Prime Minister David Cameron is set to announce more details regarding the government’s strategy to increase the number and quality of apprenticeships offered by businesses in England.
Key elements of the plan include:
- Changes to government procurement
Companies bidding for central government contracts worth more than £10 million will need to commit to offering apprenticeships from 1 September 2015. Winning bidders will have an agreed number of apprenticeships written into a monitored contract schedule. The Crown Commercial Service will announce further details later in the month.
- New apprenticeship standards
The government has approved 59 new standards designed to increase the quality of apprenticeships. The standards encompass a range of industries and detail the skills apprentices need to attain in their respective sectors.
- A levy on apprenticeships
Announced during Summer Budget 2015, an apprenticeship levy will be applied to large companies. It is designed to increase investment in apprenticeships and is scheduled to come into force in April 2017. The Department for Business, Innovation and Skills is currently consulting with employers about the introduction of the apprenticeship levy.
The government pledged to boost the number of apprenticeships by 3 million by 2020 in its election manifesto. This will build on the 2.3 million apprenticeships created by the coalition government during the last Parliament.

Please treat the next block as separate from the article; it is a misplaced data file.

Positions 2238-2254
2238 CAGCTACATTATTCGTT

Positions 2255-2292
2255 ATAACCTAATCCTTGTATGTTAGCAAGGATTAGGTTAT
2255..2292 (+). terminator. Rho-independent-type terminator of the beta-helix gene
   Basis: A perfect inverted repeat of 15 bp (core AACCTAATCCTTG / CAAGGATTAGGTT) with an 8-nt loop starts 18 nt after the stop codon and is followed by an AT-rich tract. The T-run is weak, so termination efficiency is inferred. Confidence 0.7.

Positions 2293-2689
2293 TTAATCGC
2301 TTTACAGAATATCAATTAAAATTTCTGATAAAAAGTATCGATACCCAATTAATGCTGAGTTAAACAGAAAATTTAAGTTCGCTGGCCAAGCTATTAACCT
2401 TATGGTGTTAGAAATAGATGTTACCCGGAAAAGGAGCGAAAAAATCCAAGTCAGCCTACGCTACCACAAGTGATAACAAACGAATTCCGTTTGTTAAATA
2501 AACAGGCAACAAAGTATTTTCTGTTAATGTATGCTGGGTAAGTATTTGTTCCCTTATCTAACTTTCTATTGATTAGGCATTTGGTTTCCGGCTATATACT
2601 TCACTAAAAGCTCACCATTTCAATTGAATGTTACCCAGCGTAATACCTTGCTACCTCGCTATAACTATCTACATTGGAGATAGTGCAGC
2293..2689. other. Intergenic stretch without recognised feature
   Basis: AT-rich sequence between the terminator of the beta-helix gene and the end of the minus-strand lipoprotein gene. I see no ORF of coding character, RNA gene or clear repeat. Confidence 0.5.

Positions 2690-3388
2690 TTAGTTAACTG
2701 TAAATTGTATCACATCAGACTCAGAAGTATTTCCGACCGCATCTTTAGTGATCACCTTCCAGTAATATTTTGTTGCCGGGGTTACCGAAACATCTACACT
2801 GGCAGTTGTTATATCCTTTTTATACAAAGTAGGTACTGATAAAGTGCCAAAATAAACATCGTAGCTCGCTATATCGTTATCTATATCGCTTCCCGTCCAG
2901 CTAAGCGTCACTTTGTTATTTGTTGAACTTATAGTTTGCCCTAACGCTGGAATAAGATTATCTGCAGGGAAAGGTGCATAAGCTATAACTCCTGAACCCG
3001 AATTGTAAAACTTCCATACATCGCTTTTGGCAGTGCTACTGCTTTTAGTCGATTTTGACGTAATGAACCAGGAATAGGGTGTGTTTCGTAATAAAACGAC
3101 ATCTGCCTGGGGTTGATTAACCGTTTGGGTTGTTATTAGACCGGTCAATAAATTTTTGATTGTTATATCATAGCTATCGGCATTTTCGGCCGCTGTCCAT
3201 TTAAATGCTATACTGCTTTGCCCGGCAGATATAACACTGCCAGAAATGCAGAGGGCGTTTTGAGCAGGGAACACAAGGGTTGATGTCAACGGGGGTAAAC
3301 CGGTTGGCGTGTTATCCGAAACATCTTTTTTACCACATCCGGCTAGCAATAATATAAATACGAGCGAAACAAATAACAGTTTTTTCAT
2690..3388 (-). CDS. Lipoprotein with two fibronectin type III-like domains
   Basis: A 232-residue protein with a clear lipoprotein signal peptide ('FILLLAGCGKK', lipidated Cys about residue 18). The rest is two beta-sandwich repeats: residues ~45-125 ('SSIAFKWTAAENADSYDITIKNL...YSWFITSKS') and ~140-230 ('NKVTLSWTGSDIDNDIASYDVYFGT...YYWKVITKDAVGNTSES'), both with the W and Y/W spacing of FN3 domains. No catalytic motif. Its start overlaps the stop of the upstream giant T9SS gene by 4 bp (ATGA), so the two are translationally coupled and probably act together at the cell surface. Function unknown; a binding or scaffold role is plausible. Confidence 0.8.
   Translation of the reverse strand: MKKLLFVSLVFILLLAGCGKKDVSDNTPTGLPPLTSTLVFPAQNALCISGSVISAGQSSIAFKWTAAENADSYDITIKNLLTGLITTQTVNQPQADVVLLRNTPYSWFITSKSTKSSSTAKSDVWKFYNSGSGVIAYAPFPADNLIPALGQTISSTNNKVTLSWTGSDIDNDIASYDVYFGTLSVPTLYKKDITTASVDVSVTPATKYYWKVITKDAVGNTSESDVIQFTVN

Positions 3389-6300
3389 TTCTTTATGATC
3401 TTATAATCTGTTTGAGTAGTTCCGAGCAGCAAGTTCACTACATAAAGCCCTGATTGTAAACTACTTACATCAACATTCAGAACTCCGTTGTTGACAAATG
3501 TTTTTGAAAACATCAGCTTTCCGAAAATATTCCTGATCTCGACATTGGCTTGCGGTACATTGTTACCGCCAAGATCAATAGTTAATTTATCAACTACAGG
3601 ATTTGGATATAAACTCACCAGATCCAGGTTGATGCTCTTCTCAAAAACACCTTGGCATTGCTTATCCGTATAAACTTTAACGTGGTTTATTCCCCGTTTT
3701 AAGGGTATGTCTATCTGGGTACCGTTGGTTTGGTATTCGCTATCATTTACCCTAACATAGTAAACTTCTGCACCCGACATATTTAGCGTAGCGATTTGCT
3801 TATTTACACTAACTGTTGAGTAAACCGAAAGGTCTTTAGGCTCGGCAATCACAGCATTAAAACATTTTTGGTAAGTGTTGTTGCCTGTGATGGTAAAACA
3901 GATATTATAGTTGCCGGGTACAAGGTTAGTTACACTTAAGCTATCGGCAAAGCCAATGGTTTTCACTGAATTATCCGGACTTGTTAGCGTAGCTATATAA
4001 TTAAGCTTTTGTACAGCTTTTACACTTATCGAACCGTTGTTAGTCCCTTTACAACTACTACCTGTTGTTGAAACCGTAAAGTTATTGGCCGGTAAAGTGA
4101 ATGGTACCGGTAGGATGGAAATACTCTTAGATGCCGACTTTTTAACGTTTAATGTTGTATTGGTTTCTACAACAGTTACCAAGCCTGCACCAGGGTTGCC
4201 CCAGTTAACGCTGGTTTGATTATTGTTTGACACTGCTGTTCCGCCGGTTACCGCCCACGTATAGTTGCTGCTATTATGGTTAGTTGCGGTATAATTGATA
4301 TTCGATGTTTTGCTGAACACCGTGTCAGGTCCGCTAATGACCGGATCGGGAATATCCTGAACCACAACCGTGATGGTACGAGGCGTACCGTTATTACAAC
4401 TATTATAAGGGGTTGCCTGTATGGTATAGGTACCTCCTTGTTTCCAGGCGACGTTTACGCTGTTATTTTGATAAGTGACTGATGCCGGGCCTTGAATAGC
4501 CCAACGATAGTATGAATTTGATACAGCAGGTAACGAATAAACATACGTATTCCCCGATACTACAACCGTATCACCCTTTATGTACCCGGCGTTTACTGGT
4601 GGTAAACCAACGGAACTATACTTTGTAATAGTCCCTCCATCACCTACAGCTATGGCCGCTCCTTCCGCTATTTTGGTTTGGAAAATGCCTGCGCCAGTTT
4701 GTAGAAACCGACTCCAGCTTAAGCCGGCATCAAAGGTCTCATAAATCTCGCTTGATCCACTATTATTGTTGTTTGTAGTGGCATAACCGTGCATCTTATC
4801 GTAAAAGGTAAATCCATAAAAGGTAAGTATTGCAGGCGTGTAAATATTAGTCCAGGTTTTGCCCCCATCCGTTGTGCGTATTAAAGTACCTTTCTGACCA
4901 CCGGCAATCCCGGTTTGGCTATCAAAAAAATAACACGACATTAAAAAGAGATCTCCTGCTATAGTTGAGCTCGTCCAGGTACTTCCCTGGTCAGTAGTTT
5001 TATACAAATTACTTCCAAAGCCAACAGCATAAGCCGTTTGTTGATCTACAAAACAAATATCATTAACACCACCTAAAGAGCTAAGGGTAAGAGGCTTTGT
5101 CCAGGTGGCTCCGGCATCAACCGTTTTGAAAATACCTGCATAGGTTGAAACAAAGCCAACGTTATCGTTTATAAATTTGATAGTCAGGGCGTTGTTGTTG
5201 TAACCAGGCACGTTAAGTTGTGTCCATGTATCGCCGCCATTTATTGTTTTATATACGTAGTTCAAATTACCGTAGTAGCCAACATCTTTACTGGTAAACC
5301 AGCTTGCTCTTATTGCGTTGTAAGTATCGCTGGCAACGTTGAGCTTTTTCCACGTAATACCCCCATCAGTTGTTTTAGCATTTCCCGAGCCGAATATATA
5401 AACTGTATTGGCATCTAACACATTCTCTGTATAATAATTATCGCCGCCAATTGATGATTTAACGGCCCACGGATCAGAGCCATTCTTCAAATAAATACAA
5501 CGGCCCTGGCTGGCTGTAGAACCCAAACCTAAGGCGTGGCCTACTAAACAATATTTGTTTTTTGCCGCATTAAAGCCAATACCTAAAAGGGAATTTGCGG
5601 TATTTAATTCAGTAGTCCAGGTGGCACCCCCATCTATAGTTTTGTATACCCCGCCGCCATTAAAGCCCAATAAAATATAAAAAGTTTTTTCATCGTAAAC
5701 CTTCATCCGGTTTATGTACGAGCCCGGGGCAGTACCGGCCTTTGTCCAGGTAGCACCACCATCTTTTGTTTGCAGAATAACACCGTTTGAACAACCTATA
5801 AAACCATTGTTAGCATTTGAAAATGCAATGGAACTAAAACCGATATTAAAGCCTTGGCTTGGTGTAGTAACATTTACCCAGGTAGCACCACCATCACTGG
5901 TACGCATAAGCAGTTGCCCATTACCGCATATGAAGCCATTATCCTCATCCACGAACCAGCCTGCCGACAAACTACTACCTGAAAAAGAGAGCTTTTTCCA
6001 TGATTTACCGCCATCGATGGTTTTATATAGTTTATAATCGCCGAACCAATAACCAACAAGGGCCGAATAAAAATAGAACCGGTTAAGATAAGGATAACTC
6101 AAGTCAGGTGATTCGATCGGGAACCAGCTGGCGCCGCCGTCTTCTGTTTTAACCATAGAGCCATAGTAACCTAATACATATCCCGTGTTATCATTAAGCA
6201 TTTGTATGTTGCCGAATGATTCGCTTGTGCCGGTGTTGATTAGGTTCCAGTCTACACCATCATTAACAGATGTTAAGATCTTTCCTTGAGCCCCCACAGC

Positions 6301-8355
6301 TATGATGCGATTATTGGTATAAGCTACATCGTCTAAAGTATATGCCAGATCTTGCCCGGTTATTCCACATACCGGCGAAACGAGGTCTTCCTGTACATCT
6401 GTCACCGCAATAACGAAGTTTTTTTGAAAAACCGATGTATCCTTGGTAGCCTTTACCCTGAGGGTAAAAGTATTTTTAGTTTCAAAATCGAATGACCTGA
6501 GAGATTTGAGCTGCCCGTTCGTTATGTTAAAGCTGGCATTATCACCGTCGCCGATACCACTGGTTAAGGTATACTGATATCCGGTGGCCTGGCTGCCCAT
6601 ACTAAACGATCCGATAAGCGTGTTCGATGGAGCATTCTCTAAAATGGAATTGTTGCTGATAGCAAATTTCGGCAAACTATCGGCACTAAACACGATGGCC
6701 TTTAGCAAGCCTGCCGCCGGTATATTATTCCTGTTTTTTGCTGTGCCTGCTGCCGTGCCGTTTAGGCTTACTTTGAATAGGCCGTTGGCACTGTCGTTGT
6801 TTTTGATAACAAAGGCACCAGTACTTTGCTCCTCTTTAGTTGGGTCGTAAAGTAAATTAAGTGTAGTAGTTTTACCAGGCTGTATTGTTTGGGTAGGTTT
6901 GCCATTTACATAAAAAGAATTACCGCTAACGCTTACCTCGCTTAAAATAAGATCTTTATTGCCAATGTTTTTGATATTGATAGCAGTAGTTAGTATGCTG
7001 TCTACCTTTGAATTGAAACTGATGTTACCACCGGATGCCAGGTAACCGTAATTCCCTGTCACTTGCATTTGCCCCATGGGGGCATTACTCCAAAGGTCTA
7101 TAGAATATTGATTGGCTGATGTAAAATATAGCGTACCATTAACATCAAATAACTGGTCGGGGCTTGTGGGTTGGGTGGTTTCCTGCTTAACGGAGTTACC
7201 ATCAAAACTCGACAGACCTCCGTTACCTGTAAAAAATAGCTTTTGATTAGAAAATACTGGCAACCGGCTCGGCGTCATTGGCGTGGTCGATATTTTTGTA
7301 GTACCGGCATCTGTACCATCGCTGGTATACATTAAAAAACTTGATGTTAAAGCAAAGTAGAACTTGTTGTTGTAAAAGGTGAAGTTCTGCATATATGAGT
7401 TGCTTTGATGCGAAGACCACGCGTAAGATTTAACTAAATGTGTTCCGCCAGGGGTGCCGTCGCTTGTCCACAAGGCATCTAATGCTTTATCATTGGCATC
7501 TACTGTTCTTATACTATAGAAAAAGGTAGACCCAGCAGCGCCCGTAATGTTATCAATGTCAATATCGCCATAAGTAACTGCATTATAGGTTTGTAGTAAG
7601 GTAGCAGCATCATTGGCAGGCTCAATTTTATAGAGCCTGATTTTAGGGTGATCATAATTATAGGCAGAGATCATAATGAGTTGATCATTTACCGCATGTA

Professor Alison Wolf, director of public services policy and management at Kings College, said:
“This is a necessary step towards recreating high quality apprenticeships across the country, based on the needs of our economy, engaging and responding to employers, and able to contribute to current and future productivity in an effective way.”
John Longworth, director general of the British Chambers of Commerce, said the government must ensure that the apprenticeships deliver on quality:
“Apprenticeship schemes can play a part in meeting important ambitions to boost skills and drive-up productivity. But for apprenticeships to take hold and become established, the focus should be on quality – not hitting an arbitrary figure. The conveyor belt model is not what business wants to see.
“If the quality is there, the demand, from employers and potential apprentices, will follow.”